Techno-Trep: Because Phobia is for Losers

My Stairmaster is testing me.

Bet you think this is one of those “Oh-no-I’m-already-breaking-my-New-Years-exercise-resolution” posts, huh? Nope–not that kind of testing. I’m hard-wired for exercise.

What I’m NOT hard-wired for is fixing things…especially anything hard-wired. (Whatever that means. I just like how it sounds.) I’m not phobic about technology, I’m just…trepidatious. I’m a Techno-Trep. Which is why I was OVER THE MOON two years ago when my beloved, ancient Stairmaster went on the fritz and I fixed it ALL BY MYSELF.

OK, not entirely by myself. I googled the problem: pedal drop (meaning you’re mastering those stairs like a pro and all of a sudden, bam–one pedal dives to the floor, breaking your stride and messing with your concentration as you try to anticipate how many more steps you get before the next jarring drop. The Co-Dependent Genie Google (thanks, Kristen Lamb, for that appellation) took me to a video by a nice man named Mark in Texas. Mark’s video said I had to inspect and perhaps replace my drive shaft.

Yikes.

But, for three dollars, Mark walked me step by step through the fix-it and even offered to connect by phone if I needed more help. I did. Mark was wonderful. He told me exactly what tools to get (needle-nosed pliers, some kind of clip-thing, and…hey, remember, I’m not good with this stuff), and told me, “You can do this.”

"You're MINE, Drive Shaft."

“You’re MINE, Drive Shaft.”

And…I did. I took that thing apart, saw that the bearings crumbled away at the touch, ordered a new drive shaft, and installed it. Stairmastering never felt so real to me.

Time passed. I used my machine. Then, one day, I moved it. Bad idea.
Stairmaster ANGRY.

This time, though, the problem was apparently electrical, not mechanical: the screen said “Program Error 1” and refused to say anything else.

Back to Google. Mark was nowhere to be found on this problem, unfortunately, but I did find an online manual which told me to check the voltage. So I bought a voltmeter, took the machine apart again, and tested the battery. It was FINE.

This is when I decided to apply the number-one strategy of the Techno-Trep: I waited to see if the problem would fix itself.

Hey, machine, you wanna pout ’cause you got all jostled when I moved you a few feet? Don’t you dare give me that “Program Error 1” look. You stay in your room till you’re ready to act like a piece of exercise equipment.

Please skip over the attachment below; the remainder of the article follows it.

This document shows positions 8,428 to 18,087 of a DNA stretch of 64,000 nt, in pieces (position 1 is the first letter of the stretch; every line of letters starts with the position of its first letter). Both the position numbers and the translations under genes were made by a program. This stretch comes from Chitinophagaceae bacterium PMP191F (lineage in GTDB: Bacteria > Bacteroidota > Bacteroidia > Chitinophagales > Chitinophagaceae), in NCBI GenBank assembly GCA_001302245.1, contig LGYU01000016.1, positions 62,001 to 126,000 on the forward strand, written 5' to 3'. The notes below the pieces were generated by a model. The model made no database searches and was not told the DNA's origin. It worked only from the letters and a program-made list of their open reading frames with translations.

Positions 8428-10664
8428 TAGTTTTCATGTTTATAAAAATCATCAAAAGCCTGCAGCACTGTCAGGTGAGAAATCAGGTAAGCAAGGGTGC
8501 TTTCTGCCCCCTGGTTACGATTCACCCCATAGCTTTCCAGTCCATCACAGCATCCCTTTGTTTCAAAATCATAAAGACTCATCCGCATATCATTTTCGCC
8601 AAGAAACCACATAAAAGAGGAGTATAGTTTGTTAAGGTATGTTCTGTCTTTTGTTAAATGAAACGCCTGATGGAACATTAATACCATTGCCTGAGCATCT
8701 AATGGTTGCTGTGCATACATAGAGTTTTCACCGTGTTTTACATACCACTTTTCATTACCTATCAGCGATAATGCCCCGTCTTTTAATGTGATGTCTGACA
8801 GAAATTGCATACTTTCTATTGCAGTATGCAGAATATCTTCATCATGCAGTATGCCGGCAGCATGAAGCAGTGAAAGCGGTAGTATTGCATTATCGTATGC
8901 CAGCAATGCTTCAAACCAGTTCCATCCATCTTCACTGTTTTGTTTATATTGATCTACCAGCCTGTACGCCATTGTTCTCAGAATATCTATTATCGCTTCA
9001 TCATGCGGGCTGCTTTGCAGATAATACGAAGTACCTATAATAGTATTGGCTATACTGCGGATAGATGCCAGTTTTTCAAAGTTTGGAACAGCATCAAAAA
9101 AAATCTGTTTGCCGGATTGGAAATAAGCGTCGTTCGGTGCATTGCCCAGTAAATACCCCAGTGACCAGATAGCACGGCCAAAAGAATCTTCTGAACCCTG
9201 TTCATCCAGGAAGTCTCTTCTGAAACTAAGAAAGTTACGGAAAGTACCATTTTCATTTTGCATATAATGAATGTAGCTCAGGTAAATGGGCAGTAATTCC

So, after two months of ignoring my machine (it helped that it was summer–who needs stair machines when there are sunny trails to run?), I went back in there, stepped up, and…

Machine: “Welcome. Please Choose Workout.”

Me: HA! YESSSS!! I knew you’d come around.

Now, a year and a half later, it’s cold and windy and I’m looking for an excuse not to have to run in the sideways rain. It’s Stair Time. Except…

Machine: “Program Error 1.”

Me: You’re kidding. What did I do? I never touched you!

Machine: “Program Error 1.”

Me: Is that it? You’re mad ’cause I’ve been ignoring you?

Machine: “Program Error 1.”

Me: Fine. I see how it is.

I’m not worried. I have a working strategy. In a couple of months, the pouting fit will be over. Who needs Mark in Texas? We Techno-Treps have it all figured out.

What about you? Are you a DIY fix-it stud, a caller-for-help, or a wait-and-see Techno-Trep like me? Or does it depend on the machine? I love hearing your stories.

4 thoughts on “Techno-Trep: Because Phobia is for Losers

  1. I hate things that break down, plumbing and computer problems, even medical problems, tooth aches, strange rashes. Like you, I just say a prayer and hope that after a good night’s sleep, the problem will have fixed itself. Sometimes it does but it always comes back. And solving problems, usually involves money, sometimes a great deal of money.

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